The really big news here, and for the entire week: All 3 major bond ratings agencies reject the French plan for banks to accept losses on Greek bonds and call acceptance of this arrangement voluntary, thus avoiding an official default. For-profit entities by definition do not forgo sums owed voluntarily, but rather only when left with no choice but to cut losses. There is no such thing as a voluntary acceptance of less than full value of a debt owed by banks or any for profit institution. Again, such things happen only when they feel forced to accept partial loss in order to avoid total loss.
With all 3 major ratings agencies refusing to call this proposed arrangement anything but what it was, a kind of default, the last hope for maintaining this pretense was over, and unless something is done to restore confidence fast, another Lehman-style contagion is just a matter of time, probably not much time, either. Here’s the basic idea.
Once one PIIGS nation defaults or even looks like it might do so soon, markets quickly shun all PIIGS bonds as well as those of any financial institution even possibly exposed to losses from them.
That’s called a contagion, a rapidly spreading banking and thus financial market crises as the solvency of a wider and wider group of governments and banks comes into question.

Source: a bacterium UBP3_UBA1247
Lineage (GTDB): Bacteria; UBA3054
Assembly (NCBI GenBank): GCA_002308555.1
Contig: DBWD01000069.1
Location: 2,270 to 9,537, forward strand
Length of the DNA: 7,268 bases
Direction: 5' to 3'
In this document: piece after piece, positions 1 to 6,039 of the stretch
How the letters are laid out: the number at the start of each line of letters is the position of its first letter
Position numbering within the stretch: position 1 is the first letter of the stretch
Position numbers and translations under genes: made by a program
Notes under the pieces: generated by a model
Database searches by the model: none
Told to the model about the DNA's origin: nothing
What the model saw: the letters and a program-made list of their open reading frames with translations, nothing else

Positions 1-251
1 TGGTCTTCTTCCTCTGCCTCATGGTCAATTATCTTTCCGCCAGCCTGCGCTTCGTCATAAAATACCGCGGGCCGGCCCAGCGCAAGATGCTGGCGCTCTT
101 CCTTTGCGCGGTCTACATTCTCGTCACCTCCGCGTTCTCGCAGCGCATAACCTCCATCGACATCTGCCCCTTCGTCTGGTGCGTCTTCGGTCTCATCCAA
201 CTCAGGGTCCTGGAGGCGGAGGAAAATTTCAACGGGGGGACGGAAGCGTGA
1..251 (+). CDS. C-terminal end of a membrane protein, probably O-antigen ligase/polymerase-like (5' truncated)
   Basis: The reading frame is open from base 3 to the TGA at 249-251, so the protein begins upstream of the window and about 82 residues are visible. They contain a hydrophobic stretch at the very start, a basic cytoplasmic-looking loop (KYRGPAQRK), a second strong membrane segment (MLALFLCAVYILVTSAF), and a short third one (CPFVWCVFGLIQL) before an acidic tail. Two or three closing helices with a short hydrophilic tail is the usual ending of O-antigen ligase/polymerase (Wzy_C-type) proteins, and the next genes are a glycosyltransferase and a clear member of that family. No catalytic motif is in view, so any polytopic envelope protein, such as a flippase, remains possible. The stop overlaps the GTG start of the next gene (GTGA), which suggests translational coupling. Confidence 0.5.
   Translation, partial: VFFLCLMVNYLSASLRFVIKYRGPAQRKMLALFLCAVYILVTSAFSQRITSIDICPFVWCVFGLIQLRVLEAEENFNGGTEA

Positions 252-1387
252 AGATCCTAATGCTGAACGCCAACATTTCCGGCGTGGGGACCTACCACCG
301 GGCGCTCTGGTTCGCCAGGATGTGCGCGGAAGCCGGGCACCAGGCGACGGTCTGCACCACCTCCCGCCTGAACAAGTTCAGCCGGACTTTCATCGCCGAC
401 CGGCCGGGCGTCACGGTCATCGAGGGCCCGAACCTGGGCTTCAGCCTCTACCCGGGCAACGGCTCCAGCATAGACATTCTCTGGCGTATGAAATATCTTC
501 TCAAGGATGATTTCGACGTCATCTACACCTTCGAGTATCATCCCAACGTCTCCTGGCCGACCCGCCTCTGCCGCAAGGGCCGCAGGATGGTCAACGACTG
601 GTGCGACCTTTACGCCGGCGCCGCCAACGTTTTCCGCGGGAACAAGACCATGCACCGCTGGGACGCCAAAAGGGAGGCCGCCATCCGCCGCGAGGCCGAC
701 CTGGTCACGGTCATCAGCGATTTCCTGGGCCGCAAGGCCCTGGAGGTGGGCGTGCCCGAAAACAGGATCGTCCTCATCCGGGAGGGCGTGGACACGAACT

As in the spring of 2010(the last contagion), interbank lending stops, general credit availability slows, markets get scared and selloff hard until either some new rescue plan calms markets (like the €730 bln package of last spring) or assets fall far enough to price in a worst case scenario. With most indexes nearly double their March 2009 lows, that’s conceivably a 50% plunge if things really get out of hand. Just for illustration, look at how the bellwether S&P 500 shown below has risen since March 2009 from~ 730 to ~1340.
S&P 500 MONTHLY CHART COURTESY ANYOPTION.COM 01jul100332
You Really DO Own GREEK Bonds (Good Luck With That)
The official introduction of the French plan signaled that the Troika (EU/IMF/ECB) has abandoned attempts to create the illusion that they would always use taxpayer funds to protect private bondholders from taking losses on EU sovereign debt, for the sake of the greater good, the protection of confidence in EU and global banking, and thus its stability.
Yikes! That means those holding PIIGS bonds were actually betting on (gasp!) the dubious